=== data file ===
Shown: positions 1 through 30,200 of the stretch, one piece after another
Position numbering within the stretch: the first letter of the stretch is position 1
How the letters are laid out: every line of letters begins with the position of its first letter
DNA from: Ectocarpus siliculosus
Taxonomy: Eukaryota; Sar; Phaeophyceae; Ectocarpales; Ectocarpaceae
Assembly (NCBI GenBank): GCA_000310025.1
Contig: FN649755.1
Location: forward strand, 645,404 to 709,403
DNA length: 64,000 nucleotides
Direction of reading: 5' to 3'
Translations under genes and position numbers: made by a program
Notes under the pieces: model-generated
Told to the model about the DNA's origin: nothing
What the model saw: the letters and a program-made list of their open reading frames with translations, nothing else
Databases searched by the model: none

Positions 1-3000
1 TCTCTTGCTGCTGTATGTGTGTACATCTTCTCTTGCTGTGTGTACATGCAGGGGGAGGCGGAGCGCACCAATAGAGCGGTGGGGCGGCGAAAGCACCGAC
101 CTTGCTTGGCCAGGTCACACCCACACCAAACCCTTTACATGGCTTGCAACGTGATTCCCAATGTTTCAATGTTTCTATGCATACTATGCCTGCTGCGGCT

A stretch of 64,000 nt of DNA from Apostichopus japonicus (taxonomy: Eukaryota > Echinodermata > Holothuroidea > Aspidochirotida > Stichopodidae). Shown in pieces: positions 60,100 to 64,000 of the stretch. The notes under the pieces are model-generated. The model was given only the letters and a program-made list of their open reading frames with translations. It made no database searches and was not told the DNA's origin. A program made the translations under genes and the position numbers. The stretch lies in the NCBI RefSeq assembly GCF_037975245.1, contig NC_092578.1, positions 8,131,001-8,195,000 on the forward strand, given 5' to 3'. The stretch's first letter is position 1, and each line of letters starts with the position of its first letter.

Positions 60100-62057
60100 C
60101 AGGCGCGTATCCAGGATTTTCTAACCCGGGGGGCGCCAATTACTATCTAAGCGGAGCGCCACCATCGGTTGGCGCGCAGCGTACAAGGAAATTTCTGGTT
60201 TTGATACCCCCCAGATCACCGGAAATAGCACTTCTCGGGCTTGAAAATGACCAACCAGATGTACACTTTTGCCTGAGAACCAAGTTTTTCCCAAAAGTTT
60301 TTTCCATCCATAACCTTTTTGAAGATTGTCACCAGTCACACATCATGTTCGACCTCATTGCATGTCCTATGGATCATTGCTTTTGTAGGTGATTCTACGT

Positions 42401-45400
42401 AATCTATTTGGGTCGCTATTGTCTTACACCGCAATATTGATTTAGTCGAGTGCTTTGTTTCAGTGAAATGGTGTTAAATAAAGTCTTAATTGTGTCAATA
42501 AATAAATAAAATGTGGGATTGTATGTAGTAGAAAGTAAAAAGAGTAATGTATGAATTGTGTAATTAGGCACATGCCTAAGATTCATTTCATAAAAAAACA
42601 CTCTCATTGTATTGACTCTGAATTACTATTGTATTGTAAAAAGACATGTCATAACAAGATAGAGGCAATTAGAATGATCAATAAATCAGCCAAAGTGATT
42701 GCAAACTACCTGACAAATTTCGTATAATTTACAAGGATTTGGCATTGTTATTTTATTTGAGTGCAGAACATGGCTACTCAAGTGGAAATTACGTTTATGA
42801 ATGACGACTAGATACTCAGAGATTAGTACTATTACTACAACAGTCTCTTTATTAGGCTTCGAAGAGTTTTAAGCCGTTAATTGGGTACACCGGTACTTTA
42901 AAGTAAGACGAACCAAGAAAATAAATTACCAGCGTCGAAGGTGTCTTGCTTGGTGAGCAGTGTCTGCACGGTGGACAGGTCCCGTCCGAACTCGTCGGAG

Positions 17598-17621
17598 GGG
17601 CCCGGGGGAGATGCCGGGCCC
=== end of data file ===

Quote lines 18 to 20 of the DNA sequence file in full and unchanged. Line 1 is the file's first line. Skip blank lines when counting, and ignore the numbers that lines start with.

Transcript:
101 CTTGCTTGGCCAGGTCACACCCACACCAAACCCTTTACATGGCTTGCAACGTGATTCCCAATGTTTCAATGTTTCTATGCATACTATGCCTGCTGCGGCT

A stretch of 64,000 nt of DNA from Apostichopus japonicus (taxonomy: Eukaryota > Echinodermata > Holothuroidea > Aspidochirotida > Stichopodidae). Shown in pieces: positions 60,100 to 64,000 of the stretch. The notes under the pieces are model-generated. The model was given only the letters and a program-made list of their open reading frames with translations. It made no database searches and was not told the DNA's origin. A program made the translations under genes and the position numbers. The stretch lies in the NCBI RefSeq assembly GCF_037975245.1, contig NC_092578.1, positions 8,131,001-8,195,000 on the forward strand, given 5' to 3'. The stretch's first letter is position 1, and each line of letters starts with the position of its first letter.

Positions 60100-62057